Trump makes U-turn on clean cars

The transportation sector consumes about 70 percent of the oil used in the United States. Passenger cars and light trucks make up the bulk (more than 60 percent) of this energy demand and the carbon pollution that goes along with it. Yet President Trump has signed an executive order that slams the brakes on the U.S. Environmental Protection Agency’s clean car vehicle emissions standards (for model years 2022 to 2025). Those cleaner car standards, set in 2012, would save more than 2 million barrels of oil per day by 2025—that’s the pollution-saving equivalent of taking 53 million cars off the road for a year. The standards would reduce climate pollution by 5 billion tons, all while saving consumers more than $1 trillion at the pump (or between $3,200 and $5,700 over the life of a new car). Despite polls showing that 84 percent of Americans want automakers to continue to improve fuel economy for all types of vehicles and more than 400,000 public comments are supportive of the clean car standards, the Trump administration is pandering to automakers by moving to roll them back.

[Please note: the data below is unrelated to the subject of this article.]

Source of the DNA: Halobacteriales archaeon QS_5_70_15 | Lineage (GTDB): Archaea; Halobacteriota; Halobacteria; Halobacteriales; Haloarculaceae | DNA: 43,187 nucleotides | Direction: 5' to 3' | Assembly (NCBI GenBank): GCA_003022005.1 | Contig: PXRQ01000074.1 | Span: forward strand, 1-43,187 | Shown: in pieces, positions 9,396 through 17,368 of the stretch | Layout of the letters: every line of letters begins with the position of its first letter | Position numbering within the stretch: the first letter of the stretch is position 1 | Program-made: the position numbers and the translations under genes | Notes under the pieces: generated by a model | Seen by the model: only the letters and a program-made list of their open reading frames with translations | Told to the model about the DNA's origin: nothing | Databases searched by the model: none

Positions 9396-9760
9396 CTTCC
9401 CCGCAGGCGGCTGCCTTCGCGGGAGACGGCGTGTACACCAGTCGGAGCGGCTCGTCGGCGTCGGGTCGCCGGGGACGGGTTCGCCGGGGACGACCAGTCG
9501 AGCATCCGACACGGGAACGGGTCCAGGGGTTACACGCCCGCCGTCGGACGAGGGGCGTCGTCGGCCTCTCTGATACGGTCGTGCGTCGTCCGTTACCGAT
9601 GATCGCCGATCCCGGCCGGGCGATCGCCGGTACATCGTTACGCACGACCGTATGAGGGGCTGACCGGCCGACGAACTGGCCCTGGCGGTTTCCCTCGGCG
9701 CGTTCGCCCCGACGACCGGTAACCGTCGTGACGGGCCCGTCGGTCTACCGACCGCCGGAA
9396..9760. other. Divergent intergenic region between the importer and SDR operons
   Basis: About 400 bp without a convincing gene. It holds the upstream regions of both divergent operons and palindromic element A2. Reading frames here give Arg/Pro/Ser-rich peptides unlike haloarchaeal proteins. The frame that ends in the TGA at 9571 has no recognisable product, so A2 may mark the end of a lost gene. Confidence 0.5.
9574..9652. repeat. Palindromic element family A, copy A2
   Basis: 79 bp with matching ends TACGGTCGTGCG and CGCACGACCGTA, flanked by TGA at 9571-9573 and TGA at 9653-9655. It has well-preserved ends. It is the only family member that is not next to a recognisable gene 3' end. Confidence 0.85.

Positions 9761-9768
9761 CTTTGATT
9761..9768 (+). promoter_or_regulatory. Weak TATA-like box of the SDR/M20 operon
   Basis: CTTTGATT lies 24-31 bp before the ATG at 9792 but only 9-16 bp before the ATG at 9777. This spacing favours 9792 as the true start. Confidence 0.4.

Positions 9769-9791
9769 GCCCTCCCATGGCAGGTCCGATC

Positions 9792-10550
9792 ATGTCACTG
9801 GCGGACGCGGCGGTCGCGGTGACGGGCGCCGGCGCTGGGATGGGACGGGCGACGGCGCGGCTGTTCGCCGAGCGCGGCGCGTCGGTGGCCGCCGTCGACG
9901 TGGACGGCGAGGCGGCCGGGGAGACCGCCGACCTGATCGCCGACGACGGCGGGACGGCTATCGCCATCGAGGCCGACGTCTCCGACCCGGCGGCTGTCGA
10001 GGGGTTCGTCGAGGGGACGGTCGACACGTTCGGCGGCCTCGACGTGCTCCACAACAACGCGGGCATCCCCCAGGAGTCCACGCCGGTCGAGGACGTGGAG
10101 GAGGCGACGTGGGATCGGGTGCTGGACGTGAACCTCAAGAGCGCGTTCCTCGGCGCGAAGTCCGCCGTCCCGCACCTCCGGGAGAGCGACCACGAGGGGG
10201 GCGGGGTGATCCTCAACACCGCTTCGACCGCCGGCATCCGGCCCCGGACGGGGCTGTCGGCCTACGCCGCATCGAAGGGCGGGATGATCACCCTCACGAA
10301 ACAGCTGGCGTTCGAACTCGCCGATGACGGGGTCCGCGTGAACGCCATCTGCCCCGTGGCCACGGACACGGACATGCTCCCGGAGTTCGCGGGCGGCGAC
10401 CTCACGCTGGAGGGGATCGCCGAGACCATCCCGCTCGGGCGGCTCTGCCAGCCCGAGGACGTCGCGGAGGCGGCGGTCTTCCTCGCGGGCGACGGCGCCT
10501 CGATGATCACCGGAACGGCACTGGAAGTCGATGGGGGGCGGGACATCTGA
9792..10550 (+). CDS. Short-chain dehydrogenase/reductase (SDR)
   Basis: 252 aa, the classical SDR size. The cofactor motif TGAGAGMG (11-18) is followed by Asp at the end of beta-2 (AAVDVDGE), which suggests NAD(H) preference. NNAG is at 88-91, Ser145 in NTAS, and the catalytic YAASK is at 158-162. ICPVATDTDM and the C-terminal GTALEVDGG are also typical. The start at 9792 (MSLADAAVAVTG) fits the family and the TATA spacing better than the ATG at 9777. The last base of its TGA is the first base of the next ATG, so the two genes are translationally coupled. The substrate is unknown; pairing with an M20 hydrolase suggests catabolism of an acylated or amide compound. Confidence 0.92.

If the rollback succeeds, thousands of manufacturing jobs could be lost. In Michigan alone, more than 200 facilities and nearly 70,000 workers that are building clean vehicle components would be at risk. The EPA now has until April 2018 to decide whether to keep the standards in place or to weaken them. Trump always boasts about how he wants to “Make America Great Again”—but how is having more pollution, higher fuel costs, and greater dependence on dirty oil great for Americans? This blatant handout will line the pockets of automakers at the expense of our pocketbooks, public health, and the planet.

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